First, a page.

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Survey reveals women and doctors aren't talking about HPV

their healthcare professionals. Conversely, women 30 and older, who are more likely to have persistent, high-risk forms of HPV that can lead to cervical cancer, and therefore may benefit from HPV testing along with their Pap, are less knowledgeable about the virus.

# Sixty percent of women under 30 have heard of HPV, compared to 48 percent of women 30+ (those most at risk).
# Nearly one third of women under 30 say they have talked to their doctor about HPV and cervical cancer compared to just 18 percent of women 30+.

"The first step in lowering cervical cancer rates is to educate both healthcare providers and women that this cancer is nearly 100 percent preventable through the use of regular screening with the available technologies appropriate to each age group," said Wayne Shields, president & CEO, ARHP. "One of the keys to making prevention possible is broader education of both women and providers, focusing on informed, shared decision-making."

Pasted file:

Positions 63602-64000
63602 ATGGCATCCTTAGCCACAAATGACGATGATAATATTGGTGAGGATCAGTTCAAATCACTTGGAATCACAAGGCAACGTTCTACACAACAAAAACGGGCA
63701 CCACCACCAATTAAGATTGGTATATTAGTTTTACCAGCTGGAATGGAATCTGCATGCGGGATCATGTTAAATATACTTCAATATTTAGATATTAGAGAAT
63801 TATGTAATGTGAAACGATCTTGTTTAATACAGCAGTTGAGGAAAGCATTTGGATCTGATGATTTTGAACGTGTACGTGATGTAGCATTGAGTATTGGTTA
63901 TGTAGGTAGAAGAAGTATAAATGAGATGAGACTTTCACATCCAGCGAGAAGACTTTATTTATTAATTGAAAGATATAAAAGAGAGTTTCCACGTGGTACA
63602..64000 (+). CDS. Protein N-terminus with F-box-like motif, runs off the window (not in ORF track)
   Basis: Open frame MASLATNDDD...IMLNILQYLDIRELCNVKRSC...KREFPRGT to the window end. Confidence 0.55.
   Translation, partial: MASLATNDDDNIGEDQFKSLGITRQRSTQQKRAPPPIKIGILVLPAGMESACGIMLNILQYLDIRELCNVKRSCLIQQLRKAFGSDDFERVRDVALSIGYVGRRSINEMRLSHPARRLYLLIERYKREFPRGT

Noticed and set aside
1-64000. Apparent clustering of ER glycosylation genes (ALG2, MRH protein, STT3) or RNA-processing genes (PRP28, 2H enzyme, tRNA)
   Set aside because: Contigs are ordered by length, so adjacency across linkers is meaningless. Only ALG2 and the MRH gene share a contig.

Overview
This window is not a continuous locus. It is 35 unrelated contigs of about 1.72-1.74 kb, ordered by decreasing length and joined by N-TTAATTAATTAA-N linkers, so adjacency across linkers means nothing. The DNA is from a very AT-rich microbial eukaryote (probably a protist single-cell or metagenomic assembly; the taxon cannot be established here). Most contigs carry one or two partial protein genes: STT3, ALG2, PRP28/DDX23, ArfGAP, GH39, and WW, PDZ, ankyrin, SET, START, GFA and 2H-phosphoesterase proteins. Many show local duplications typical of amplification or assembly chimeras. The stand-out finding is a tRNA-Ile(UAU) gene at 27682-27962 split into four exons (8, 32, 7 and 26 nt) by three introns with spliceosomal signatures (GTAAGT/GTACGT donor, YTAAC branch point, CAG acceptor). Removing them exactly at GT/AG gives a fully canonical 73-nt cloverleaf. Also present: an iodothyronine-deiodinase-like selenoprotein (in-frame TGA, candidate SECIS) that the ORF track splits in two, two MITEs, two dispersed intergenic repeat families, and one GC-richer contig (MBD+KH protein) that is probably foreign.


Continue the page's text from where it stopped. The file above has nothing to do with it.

Survey Methodology

A survey, fielded by Greenberg, Quinlan, Rosner Research Inc., was conducted among 1,000 women between the ages of 18 and 65 from February 11 - 16, 2005. A single-stage random-digit-dial sample representative of residential listed telephone numbers in the 50 United States was used.

About HPV and Cervical Cancer
Cervical cancer strikes nearly 11,000 women in the United States each year, and is second only to breast cancer in the number of women it affects worldwide. Cervical cancer is caused by high-risk forms of HPV, which are transmitted sexually. In the majority of women, the virus is eliminated naturally by the body's immune system. But in some cases, the infection persists - sometimes staying dormant in the body months or even years before it becomes active, with the potential to cause cell changes in the cervix that can ultimately become cancerous. The Pap test can identify cells that have become abnormal due to HPV, and HPV testing detects the
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Source:Lippe Taylor


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